It’s easy to forget in this world of augmented reality and Photoavatar frippery that not everyone wants an all-singing smartphone. Some people want to, you know, just make calls and send texts.
No company is better at serving their needs than Nokia. The snazzily designed C5 is its latest million-seller in waiting, but it’s not just a basic dumb-phone – there’s a dash of sophistication, too, in its Series 60 OS built-in GPS. Combine this with the excellent free Ovi Maps, and you have a fully functioning sat-nav as well.
After all, Nokia has designed Ovi Maps so you can use it offline – that is, without data traffic. This makes it ideal for using overseas without fear of massive data roaming charges. But, sadly, the C5 doesn’t have Wi-Fi for when you track down a free hotspot.
This is a phone designed to be common-sense-straightforward rather than Mensa-smart. So it has a workmanlike keypad and decent, if not exactly cinematic, 2.2in screen.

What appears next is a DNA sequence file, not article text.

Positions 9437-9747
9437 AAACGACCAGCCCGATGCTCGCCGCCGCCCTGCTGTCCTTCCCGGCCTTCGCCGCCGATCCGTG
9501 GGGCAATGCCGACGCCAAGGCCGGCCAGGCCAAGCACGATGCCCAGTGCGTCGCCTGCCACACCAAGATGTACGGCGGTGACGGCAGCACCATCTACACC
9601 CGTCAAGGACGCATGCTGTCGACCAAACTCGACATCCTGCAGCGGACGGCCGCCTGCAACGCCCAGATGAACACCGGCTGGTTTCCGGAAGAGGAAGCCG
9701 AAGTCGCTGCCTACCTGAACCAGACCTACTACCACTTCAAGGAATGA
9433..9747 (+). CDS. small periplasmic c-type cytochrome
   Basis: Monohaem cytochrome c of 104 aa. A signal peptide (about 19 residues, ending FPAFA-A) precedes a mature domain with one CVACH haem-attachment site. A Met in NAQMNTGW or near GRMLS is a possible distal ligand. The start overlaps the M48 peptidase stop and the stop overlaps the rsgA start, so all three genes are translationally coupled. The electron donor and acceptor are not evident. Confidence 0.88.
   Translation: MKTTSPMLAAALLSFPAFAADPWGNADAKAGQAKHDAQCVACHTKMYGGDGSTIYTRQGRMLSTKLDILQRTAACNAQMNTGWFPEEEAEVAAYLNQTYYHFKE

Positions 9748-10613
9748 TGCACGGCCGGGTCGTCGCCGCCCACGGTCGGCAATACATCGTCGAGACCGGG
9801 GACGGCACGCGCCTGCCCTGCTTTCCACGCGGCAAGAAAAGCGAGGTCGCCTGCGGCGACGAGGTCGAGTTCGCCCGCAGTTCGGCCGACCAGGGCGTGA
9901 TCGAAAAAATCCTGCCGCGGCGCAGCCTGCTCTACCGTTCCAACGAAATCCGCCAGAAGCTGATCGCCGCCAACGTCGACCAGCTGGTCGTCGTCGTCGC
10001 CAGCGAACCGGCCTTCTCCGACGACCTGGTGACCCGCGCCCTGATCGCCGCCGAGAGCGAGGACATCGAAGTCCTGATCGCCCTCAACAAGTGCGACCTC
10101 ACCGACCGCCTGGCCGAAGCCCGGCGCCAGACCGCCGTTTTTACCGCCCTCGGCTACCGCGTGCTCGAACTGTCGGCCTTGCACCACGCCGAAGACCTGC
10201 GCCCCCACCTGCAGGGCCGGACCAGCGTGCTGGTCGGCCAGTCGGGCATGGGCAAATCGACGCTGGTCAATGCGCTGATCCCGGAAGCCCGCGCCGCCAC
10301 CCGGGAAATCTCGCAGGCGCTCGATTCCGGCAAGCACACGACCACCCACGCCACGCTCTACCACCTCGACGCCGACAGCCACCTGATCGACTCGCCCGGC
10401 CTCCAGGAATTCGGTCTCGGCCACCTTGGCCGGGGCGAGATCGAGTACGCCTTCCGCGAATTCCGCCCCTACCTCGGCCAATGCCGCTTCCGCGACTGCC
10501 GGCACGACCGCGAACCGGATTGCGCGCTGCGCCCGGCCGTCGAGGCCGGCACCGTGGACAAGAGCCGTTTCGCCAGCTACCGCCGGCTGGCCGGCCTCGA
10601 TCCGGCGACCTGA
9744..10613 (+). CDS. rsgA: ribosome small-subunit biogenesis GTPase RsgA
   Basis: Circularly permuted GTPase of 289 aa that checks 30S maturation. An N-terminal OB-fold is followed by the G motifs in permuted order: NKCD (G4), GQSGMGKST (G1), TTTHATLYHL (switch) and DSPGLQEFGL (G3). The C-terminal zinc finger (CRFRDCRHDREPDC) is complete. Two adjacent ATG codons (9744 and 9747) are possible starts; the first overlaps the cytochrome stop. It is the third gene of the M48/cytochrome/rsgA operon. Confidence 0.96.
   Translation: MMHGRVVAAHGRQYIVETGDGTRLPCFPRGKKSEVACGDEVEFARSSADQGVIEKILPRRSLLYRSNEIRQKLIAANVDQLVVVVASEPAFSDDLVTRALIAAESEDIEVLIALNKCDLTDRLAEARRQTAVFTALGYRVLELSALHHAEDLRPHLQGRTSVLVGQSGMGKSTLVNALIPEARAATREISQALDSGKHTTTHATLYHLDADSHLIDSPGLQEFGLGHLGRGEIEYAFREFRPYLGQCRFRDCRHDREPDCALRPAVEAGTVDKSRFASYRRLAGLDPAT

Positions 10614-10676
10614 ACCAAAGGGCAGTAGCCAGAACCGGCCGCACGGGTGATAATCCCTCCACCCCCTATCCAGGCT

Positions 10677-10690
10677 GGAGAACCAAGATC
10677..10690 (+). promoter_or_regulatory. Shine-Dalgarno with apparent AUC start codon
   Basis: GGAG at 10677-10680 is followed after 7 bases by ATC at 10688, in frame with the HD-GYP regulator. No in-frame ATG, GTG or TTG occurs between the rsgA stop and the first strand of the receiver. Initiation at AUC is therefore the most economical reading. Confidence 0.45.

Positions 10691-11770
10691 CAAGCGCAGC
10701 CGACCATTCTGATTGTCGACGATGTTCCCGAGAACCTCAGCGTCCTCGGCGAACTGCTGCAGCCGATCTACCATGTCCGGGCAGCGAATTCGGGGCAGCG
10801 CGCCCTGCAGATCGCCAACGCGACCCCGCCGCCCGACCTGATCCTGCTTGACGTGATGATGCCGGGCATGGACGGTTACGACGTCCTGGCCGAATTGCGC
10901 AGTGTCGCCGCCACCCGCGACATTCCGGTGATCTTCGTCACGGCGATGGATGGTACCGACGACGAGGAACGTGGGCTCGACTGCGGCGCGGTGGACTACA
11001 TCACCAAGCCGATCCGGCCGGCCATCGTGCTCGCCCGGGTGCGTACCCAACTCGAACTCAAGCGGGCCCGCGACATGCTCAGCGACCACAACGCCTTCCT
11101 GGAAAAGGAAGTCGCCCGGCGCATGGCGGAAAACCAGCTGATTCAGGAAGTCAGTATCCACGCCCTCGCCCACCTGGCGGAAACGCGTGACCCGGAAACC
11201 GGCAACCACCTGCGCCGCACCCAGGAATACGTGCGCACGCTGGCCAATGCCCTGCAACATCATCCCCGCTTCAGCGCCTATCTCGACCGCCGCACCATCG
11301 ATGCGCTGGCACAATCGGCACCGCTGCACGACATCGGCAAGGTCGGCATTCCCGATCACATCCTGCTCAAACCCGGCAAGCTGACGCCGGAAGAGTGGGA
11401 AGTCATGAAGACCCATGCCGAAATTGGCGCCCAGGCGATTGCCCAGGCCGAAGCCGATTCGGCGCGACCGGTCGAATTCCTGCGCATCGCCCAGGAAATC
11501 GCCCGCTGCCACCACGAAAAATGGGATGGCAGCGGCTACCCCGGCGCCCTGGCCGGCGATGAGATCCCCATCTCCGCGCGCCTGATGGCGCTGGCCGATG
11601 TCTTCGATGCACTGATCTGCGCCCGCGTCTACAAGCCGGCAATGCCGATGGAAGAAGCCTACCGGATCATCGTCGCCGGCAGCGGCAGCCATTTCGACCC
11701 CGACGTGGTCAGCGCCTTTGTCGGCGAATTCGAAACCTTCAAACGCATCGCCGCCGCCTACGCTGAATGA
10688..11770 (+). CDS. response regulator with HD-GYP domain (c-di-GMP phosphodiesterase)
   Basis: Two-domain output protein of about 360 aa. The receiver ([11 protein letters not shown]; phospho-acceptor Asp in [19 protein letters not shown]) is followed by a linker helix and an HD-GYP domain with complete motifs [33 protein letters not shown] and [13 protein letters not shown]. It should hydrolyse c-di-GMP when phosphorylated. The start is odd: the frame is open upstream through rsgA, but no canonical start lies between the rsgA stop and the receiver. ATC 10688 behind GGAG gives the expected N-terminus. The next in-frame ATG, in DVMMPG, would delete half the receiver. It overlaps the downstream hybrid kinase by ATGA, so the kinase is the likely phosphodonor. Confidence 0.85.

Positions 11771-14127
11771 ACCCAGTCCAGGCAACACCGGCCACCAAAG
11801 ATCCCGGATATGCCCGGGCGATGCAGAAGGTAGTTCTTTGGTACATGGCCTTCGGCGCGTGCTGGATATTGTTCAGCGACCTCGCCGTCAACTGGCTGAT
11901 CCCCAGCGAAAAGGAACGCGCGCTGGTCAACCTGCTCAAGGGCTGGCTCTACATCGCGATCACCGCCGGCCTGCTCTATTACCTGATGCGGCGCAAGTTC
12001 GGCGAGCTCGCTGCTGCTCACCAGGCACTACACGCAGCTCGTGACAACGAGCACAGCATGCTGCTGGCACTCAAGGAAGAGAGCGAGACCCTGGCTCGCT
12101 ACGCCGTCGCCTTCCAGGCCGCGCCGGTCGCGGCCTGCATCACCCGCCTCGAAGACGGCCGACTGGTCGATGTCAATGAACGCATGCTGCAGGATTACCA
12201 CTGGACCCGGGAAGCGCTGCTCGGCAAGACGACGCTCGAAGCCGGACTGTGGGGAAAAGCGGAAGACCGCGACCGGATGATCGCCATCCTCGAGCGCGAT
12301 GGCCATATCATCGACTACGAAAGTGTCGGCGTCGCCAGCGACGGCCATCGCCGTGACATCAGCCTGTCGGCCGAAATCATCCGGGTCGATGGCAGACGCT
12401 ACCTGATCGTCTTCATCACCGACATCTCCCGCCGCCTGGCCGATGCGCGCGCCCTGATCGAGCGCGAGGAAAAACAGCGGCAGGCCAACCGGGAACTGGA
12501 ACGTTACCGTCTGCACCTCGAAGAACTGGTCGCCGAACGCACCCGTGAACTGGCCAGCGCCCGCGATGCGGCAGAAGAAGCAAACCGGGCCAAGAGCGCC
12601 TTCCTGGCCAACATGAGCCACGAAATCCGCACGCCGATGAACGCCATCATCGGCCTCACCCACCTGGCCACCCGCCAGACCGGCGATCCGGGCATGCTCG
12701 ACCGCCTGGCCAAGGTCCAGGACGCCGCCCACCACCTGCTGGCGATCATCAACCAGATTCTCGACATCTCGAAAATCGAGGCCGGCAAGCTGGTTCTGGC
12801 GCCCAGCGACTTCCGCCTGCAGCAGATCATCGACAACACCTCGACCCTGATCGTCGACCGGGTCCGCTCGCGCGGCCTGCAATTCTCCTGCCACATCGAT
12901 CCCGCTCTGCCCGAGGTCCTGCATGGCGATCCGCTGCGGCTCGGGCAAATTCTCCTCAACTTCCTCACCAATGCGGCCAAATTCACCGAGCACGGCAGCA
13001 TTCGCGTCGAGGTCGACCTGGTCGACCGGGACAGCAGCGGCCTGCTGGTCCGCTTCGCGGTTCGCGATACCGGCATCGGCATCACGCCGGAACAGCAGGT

Nokia’s home screen is busier than before, with icon shortcuts in a row at the bottom. It’s still accessible enough, and the shortcuts bar works well. One touch and you’ve launched Ovi Maps.
The camera is pretty basic – at 3.2MP, it’s behind most of the competition in terms of resolution. But it takes impressive photos in daylight, with low light the only thing to fox it despite the LED flash.
The C5 may not have Wi-Fi but it can still move data fast. If you can find speedy enough transmitters, it can handle downloads of up to 10.2Mbps.
Although there’s not a huge amount of integral storage, you can pop in a microSD card to use the C5 as a music player. And Nokia has thoughtfully included a 3.5mm headphone jack so you can use your favourite cans.
For all its woes in the high-end smartphone game Nokia has always been able to churn out the most accessible, great-looking, simple phones, and the C5 is the latest in a successful chain. It lacks Wi-Fi, but is otherwise a very well-featured and affordable Series 60 blower.